It is an honor for me to represent USAID/Vietnam to be here today at the Ceremony of International Day of Persons with Disabilities with the theme of: “Break Barriers, Open Doors: for an inclusive society and development for all”.
As Vietnam readies for the upcoming flu season, the U.S. Agency for International Development (USAID) has donated 4,000 sets of personal protective equipment to help animal health workers respond quickly to potential new outbreaks of avian influenza, infectious disease and other emerging pandemic threats.
I speak today to honor the important role that social workers can fulfill. In many countries including my own, social workers are recognized for the invaluable work they do with vulnerable children and people who are poor, disabled, or suffer disadvantages. They work in our schools, our hospitals, our prisons, and our government. The International Federation of Social Workers describes social work as an effort to “address the barriers, inequities and injustices that exist in society.” What is more vital and laudable than that? Celebrating Social Work day is one way of recognizing the contributions of social workers around the world.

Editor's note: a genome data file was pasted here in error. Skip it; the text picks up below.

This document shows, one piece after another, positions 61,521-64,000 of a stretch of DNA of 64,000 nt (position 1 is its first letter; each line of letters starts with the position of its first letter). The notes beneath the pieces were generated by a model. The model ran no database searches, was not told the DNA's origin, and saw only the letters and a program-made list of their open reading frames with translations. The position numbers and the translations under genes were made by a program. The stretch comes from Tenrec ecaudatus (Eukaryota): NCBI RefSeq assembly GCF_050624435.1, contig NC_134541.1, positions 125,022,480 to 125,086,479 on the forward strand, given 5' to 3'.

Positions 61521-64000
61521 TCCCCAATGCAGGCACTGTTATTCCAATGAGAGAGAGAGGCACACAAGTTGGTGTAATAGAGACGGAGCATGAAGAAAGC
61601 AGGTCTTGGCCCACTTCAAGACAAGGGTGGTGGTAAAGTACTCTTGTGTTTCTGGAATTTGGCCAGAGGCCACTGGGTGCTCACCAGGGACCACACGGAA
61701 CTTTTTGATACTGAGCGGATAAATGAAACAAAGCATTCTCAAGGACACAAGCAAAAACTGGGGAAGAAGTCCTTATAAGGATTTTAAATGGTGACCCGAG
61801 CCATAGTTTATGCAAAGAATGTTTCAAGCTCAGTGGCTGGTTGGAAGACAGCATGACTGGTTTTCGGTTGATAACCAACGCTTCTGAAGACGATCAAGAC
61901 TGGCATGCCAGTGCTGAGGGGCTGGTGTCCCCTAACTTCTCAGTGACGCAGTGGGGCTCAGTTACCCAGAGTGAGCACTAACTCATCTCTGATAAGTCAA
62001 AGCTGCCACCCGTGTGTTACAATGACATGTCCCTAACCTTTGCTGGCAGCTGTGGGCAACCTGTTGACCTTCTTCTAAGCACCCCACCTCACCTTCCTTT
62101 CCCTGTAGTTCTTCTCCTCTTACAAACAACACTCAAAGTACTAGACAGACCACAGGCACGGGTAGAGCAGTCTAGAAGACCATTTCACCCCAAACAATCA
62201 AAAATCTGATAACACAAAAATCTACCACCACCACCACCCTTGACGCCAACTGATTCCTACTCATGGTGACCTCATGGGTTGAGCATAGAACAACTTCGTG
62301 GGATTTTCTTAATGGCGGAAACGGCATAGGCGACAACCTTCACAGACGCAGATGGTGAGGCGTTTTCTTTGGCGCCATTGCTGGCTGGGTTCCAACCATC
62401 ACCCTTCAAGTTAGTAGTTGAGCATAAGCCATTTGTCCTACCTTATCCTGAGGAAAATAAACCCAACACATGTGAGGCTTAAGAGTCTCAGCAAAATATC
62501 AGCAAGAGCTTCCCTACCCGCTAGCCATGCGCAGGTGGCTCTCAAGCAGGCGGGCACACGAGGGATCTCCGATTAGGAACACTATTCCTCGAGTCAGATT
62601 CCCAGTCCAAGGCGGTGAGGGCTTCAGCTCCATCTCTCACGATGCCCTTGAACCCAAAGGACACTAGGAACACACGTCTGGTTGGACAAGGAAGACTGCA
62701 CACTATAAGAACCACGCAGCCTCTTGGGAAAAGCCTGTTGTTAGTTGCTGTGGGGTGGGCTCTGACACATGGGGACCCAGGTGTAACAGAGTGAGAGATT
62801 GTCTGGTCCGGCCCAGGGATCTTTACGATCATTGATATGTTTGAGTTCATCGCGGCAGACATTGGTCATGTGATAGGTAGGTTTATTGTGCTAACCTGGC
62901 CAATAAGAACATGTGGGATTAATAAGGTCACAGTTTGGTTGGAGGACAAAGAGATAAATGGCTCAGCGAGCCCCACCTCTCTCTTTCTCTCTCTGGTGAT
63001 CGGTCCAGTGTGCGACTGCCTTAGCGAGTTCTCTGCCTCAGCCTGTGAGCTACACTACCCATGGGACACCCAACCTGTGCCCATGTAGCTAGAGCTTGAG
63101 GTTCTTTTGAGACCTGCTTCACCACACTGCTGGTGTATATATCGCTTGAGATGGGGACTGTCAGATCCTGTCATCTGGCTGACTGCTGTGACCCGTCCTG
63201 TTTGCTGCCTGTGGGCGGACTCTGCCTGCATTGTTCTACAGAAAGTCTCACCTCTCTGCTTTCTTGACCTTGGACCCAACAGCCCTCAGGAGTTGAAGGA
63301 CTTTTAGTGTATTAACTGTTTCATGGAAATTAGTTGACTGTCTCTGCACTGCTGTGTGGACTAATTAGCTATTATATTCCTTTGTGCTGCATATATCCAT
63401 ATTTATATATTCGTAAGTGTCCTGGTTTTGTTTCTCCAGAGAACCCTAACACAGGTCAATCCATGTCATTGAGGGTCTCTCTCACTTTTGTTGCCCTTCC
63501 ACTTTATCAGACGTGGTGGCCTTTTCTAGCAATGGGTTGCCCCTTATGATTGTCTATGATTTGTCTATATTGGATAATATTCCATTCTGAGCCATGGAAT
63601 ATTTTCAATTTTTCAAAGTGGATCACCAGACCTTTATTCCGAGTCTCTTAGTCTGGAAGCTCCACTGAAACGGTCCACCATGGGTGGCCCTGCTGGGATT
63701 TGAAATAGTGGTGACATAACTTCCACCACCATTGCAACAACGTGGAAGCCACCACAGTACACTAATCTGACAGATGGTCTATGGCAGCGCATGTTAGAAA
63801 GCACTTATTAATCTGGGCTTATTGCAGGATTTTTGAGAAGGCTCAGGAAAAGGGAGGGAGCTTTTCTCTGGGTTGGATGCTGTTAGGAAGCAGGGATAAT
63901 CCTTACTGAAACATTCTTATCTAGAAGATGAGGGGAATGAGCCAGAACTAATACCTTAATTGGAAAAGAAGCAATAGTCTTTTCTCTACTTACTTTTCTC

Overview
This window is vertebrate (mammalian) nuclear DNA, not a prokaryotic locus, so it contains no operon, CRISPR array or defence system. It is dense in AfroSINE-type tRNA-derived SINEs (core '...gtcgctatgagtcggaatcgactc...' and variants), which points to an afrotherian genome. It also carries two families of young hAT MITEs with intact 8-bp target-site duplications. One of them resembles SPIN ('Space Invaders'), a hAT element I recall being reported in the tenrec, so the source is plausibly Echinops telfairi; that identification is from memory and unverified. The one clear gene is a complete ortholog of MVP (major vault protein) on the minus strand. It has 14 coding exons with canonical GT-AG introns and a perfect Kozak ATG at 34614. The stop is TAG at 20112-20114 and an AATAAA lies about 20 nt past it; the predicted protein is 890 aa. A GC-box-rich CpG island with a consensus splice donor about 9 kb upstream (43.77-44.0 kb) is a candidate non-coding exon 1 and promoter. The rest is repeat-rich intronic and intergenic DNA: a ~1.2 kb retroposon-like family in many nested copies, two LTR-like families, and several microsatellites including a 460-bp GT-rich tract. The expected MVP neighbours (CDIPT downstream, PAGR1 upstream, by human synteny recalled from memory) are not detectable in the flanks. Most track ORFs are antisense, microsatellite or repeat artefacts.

Social work as a profession in Vietnam is relatively new. You know the need to quickly increase the number of trained social workers. According to recent figures from MOLISA there are 6 million people with disabilities, nearly 3 million poor families and about 1.5 million children orphaned, abandoned, or who are victims of violence, abuse, or neglect. Within Vietnamese communities there are victims of family violence, drug and alcohol abuse, HIV/AIDS and homelessness. Their care and social and economic inclusion would be made easier through the attention of social work services.
ent of private providers in Vietnam’s tuberculosis case finding strategy through the support from the U.S. Agency for International Development’s (USAID) Public-Private Mix (PPM) for Tuberculosis and HIV Control project has led to the referral of over 30,000 tuberculosis suspects to diagnosis and treatment facilities with more than 3,500 tuberculosis (TB) cases confirmed.
Vietnam’s second co-pay methadone clinic where treatment costs are shared by drug users and government funding opened today in Lao Cai with support from the U.S. Agency for International Development (USAID). This clinic is modeled on the success of the first one that was put into use two years ago in Hai Phong.
Last updated: April 15, 2014